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Letters, Aug. 4, 1952

6 minute read
TIME

The Republican Convention

Sir:

. . . TIME’S July 14 story of the Republican Convention is a case history that should be required reading for every student of government for years to come . . . Even your curt, clear, complete words were inadequate to describe the wave of disgust that swept over us when Taft made his infamous offer to return a third of the loot. The dispatch with which the convention repudiated such tactics and nominated Eisenhower was a refreshing pick-me-up . . .

M. O. GIBSON

Midland, Texas

Sir:

Your comments enabled me and undoubtedly numberless other Canadians to appreciate the vital issues involved in this otherwise gaudy political exercise . . .

Regardless of the reasons for the decline of Bob Taft and the ascension of Ike, the world will breathe a little easier now, and the feeling of defeatism that has gradually developed in the areas of the free world will be effectually checked.

R. E. SIMMS Sudbury, Ont.

Sir:

… I think that Eisenhower will be our next President, and I’m all for him, but your article left the taste that Taft was an old fuddy-duddy, which he ain’t.

JACK HARTER Richmond, Va.

Sir:

TIME distorted the true significance of the Republican Convention and the eclipse of the Republican Party . . . Just for fun I’d like to see Margaret nominated just to show up all you punks . . .

RUSSELL NEWBOLD New York City

“A Fine Old Man”

Sir:

What you said of the Republican National Convention [TIME, July 21] is concise, accurate, and well put. But your gentle tribute to a fine old man, Herbert Hoover, was by far your finest hour.

As you say, he has “suffered with dignity and without complaint, an auto da fe of criticism such as few men . . . have ever endured.” But, I think, the years in passage have justified much of what he stood for; and, if time has washed away the shouting bitterness of other years, we can still look back and say—there was a gentleman.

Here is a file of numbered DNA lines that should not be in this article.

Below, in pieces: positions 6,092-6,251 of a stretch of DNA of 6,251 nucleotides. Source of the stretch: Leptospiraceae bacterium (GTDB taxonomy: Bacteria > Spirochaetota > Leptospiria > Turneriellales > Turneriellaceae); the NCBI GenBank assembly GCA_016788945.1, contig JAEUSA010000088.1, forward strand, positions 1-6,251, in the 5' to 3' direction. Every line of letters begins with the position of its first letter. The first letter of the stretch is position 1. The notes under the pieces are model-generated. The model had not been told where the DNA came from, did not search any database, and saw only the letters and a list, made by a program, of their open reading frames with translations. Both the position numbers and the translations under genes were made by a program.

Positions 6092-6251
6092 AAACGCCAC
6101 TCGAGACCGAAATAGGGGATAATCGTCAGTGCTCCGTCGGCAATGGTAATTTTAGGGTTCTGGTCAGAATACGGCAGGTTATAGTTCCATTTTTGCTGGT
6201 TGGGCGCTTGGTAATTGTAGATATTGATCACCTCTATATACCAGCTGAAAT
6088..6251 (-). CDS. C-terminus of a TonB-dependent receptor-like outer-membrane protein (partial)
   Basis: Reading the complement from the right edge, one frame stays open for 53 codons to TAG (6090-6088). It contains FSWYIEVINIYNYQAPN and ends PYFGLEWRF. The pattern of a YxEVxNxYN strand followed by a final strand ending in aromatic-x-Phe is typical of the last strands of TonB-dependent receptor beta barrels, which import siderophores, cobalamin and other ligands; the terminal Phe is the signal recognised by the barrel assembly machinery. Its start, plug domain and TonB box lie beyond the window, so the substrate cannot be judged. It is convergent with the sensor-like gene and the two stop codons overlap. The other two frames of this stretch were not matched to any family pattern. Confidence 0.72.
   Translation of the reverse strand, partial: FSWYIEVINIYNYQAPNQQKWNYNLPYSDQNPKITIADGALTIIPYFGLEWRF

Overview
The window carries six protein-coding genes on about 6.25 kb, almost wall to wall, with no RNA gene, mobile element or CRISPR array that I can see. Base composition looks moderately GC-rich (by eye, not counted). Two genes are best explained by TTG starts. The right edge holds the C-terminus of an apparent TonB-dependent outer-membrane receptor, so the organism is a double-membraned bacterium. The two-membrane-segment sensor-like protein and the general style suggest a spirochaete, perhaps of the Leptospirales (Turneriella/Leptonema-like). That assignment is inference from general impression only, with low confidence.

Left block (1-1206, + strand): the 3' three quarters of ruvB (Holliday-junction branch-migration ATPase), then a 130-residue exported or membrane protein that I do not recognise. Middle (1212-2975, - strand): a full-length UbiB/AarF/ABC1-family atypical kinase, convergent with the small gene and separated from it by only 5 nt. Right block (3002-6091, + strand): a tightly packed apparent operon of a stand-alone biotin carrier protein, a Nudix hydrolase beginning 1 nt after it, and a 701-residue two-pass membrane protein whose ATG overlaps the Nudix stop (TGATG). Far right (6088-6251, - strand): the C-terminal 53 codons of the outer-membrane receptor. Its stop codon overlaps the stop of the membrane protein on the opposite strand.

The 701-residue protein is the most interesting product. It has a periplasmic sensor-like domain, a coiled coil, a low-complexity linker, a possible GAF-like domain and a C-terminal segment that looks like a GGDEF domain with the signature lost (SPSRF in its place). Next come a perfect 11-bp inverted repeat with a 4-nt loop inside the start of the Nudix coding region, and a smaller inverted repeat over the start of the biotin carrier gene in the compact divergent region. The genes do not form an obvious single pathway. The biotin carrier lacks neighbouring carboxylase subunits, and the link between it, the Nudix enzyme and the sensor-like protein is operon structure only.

A. C. DICKSON Ladue, Mo.

How to Skim

Sir:

“… His function was simply to skim off a fat slice [End of the Zamindars—TIME, July 14].”

This was a neat trick. How did he do it? Did he use a spoon or a knife, or something in between?

JULIAN A. WESTON San Jose, Costa Rica

¶ A spoon (runcible) or metaphor (mixed).—ED.

Two Americans

Sir:

. . . Remembering that Richard M. Nixon was one of the men who helped unearth the data in the Alger Hiss matter reminded me very much of my high-school days when we read Cicero’s Orations in Latin, and how Cicero castigated Catiline for electing to betray Rome rather than use his talents to further the Roman State. The same is so aptly true about these two men. Another interesting angle is that both of them are of the Society of Friends … It would seem that of the two, Hiss had by far the greater advantages in influence and training, but abused his opportunities, and Nixon took advantage of his fewer opportunities and reached his present position. What a contrast!

F. KENNETH MOORE Norristown, Pa.

The Passing of the Toothpick

Sir: